Site-specific transgene integration in chimeric antigen receptor (CAR) T cell therapies
Biomarker Research volume 11, Article number: 67 (2023)
Chimeric antigen receptor (CAR) T cells and natural killer (NK) cells are genetically engineered immune cells that can detect target antigens on the surface of target cells and eliminate them following adoptive transfer. Recent progress in CAR-based therapies has led to outstanding clinical success in certain patients with leukemias and lymphomas and offered therapeutic benefits to those resistant to conventional therapies. The universal approach to stable CAR transgene delivery into the T/NK cells is the use of viral particles. Such approaches mediate semi-random transgene insertions spanning the entire genome with a high preference for integration into sites surrounding highly-expressed genes and active loci. Regardless of the variable CAR expression level based on the integration site of the CAR transgene, foreign integrated DNA fragments may affect the neighboring endogenous genes and chromatin structure and potentially change a transduced T/NK cell behavior and function or even favor cellular transformation. In contrast, site-specific integration of CAR constructs using recent genome-editing technologies could overcome the limitations and disadvantages of universal random gene integration. Herein, we explain random and site-specific integration of CAR transgenes in CAR-T/NK cell therapies. Also, we tend to summarize the methods for site-specific integration as well as the clinical outcomes of certain gene disruptions or enhancements due to CAR transgene integration. Also, the advantages and limitations of using site-specific integration methods are discussed in this review. Ultimately, we will introduce the genomic safe harbor (GSH) standards and suggest some appropriate safety prospects for CAR integration in CAR-T/NK cell therapies.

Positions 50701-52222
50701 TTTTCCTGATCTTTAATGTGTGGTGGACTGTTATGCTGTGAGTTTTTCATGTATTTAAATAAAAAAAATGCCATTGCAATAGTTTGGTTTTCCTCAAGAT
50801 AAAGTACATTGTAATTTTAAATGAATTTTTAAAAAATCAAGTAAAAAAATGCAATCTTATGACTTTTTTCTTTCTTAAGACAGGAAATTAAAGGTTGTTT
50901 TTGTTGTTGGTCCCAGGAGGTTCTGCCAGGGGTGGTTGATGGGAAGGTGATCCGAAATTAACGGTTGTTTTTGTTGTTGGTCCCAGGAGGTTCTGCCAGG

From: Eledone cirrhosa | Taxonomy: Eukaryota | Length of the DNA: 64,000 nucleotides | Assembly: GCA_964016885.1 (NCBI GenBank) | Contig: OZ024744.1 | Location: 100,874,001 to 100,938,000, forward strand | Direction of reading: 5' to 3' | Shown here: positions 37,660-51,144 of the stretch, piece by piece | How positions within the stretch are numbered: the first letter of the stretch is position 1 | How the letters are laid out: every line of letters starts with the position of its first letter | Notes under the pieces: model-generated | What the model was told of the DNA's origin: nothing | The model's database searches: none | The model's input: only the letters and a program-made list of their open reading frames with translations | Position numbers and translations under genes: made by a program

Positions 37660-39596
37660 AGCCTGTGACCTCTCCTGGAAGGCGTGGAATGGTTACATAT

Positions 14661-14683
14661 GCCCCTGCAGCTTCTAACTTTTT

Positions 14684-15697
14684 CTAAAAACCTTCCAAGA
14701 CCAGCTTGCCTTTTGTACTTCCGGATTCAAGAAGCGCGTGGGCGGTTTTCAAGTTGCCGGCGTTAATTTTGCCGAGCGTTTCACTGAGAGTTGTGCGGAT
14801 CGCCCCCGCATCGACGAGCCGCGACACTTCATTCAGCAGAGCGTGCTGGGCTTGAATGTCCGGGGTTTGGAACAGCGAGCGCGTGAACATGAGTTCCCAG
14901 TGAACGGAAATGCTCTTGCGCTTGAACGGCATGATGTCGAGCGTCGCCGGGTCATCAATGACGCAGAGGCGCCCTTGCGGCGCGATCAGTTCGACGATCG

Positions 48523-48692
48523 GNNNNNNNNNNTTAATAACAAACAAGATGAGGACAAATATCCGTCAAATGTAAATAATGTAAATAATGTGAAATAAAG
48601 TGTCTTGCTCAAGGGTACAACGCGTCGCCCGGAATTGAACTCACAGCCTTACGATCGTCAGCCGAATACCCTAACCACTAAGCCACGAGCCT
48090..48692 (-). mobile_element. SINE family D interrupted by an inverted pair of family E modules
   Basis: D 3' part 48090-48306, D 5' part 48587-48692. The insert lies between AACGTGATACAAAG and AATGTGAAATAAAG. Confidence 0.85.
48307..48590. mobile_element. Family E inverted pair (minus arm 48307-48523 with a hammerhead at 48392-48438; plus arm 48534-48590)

The immune system has an exceptional ability to scan the body and eradicate malignant cells following their recognition . Adoptive immunotherapy approaches utilize and improve the strength of the immune system for more specific detection and elimination of tumor cells . Chimeric antigen receptors (CARs) are synthetic molecules that benefit from T-cell receptor (TCR) signaling and the specificity of monoclonal antibodies (mAbs) developed for redirecting immune cells against tumor cells of interest . Today, CAR-T/natural killer (NK) cell therapy advances bring hope to patients with blood-based malignancies for recovery .